Not only huge multinational conglomerates require support in accessing the U.S. market; companies with one employee may also be considering an expansion or relocation overseas. The following are a few examples of how our services could enhance your profit margins.
• U.S. Investment
Based on the Convention to Regulate Commerce, a treaty between the United States and the United Kingdom that entered into force on July 3, 1815, I can support British companies in registering with the U.S. Embassy in London to send managerial employees and employees with essential skills to the United States to work in a related entity. I can also assist entrepreneurs in obtaining a visa to direct an investment in the United States under this treaty. A number of other countries around the world have similar treaties with the United States allowing for the transfer of employees.
• International Trade
Based on the same treaty of commerce and navigation between the United States and the United Kingdom, I can support British companies in trade with the United States where it entails the movement of personnel. A similar treaty exists between the United States and many other countries around the world.
• Business Expansion
A foreign business may establish a U.S. entity and send workers at the managerial/executive level or those who have advanced or specialized knowledge to the United States to work at that entity. I can review the business expansion plan in the context of U.S. immigration issues, and support the visa applications for the transferring employees.
• Employee Rotations
If your company has a need to train employees in the United States or transfer employees to a U.S. entity, I can help you to develop a long- and short-term strategy for continuity in the movement of employees.
Depending on the type of work you do and the recognition you have received for it, we may be able to assist you in applying for recognition as a person of extraordinary ability. If you meet the criteria for extraordinary ability, you may qualify for a nonimmigrant (temporary) visa or a green card. There are a variety of visa categories that do not require extraordinary ability, and we will work together to explore each and every one to find the best fit.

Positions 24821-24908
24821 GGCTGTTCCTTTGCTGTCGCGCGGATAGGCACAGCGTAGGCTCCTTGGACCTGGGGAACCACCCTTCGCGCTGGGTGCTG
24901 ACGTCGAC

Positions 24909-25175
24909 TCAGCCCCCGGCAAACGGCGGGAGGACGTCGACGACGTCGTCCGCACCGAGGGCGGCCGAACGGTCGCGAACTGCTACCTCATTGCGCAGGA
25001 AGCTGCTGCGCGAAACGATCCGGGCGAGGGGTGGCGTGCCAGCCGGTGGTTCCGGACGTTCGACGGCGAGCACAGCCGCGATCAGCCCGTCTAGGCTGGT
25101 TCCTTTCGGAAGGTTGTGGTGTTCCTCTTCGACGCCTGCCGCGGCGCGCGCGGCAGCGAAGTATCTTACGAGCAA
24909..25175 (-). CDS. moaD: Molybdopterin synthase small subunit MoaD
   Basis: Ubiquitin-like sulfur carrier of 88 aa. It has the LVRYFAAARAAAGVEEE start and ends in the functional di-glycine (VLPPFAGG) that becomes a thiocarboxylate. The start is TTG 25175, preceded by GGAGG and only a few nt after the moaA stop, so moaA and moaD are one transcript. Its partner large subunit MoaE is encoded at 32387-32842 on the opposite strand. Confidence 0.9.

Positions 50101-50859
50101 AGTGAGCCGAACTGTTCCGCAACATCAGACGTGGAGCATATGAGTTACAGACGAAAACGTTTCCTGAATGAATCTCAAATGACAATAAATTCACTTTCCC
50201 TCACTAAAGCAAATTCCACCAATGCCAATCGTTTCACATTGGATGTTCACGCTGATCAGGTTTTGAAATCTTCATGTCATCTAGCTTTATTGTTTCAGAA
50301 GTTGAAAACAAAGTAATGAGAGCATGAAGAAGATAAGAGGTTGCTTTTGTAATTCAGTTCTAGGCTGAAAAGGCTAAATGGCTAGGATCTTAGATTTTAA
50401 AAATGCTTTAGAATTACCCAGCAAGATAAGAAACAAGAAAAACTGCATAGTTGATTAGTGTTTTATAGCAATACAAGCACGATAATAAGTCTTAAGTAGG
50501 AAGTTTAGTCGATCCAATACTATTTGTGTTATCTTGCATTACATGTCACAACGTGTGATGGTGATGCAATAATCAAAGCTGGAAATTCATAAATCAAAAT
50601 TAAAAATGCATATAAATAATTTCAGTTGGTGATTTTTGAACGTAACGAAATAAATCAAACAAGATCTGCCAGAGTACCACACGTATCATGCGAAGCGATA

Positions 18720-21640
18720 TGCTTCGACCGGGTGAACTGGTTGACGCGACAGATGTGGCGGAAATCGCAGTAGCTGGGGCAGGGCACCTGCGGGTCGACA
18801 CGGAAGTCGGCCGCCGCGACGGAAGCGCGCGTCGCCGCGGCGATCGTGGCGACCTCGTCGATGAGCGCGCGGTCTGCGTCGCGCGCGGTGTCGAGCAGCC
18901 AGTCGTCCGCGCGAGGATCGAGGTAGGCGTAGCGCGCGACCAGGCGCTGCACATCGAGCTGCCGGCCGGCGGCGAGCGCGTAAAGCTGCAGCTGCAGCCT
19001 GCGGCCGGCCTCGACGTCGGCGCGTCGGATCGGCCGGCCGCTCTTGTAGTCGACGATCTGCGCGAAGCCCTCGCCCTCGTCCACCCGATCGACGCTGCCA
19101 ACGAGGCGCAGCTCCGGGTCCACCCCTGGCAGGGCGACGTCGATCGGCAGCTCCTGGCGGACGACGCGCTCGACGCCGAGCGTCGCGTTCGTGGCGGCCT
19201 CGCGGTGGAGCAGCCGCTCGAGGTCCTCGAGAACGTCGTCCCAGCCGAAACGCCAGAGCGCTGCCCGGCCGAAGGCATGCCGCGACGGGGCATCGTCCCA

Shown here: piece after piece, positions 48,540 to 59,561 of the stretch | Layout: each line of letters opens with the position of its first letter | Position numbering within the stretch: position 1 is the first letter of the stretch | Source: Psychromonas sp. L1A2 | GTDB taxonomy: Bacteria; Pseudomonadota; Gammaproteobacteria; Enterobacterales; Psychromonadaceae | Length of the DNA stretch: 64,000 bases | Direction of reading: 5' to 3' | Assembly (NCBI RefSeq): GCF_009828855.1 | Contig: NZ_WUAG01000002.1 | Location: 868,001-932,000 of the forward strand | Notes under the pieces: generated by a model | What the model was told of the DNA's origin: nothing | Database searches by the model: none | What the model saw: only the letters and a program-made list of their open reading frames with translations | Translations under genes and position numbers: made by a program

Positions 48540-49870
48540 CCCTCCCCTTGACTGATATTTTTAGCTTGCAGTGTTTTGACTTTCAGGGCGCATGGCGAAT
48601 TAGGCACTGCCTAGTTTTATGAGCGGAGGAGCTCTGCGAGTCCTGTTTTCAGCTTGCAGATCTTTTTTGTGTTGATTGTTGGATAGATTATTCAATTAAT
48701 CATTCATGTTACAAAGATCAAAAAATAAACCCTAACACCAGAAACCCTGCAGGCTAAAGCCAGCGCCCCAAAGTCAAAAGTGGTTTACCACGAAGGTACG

• Support for HR
U.S. People Resources Professionals (HR) oftentimes possess a general understanding of U.S. immigration options and procedures, and at least enough to prepare certain types of visa applications. But what happens when one of your employees previously has been turned down for a visa? Or when he/she has an old conviction for driving under the influence of alcohol that has been spent or expunged? Olivia McLaren, Ltd. has the legal expertise to support HR in areas of uncertainty.
Experience has taught me to believe in human capital investment, and that a well supported, robust workforce underpins sustained profitability in most industries. With that in mind, Olivia McLaren, Ltd. provides bespoke U.S. immigration advisory services and reliable support to our clients' employees in entering the U.S. market.
If you’re considering a temporary or permanent relocation to the United States, you should understand your options and responsibilities under the U.S. immigration and nationality laws. Olivia McLaren, Ltd. can guide you through the whole process of applying for a visa and entering the United States. I will help you prepare the correct materials and follow proper procedures to promote a smooth experience, and I'll do my best to ensure that you understand what’s happening every step of the way.
• Temporary Relocation (i.e., “Nonimmigrant” Admission)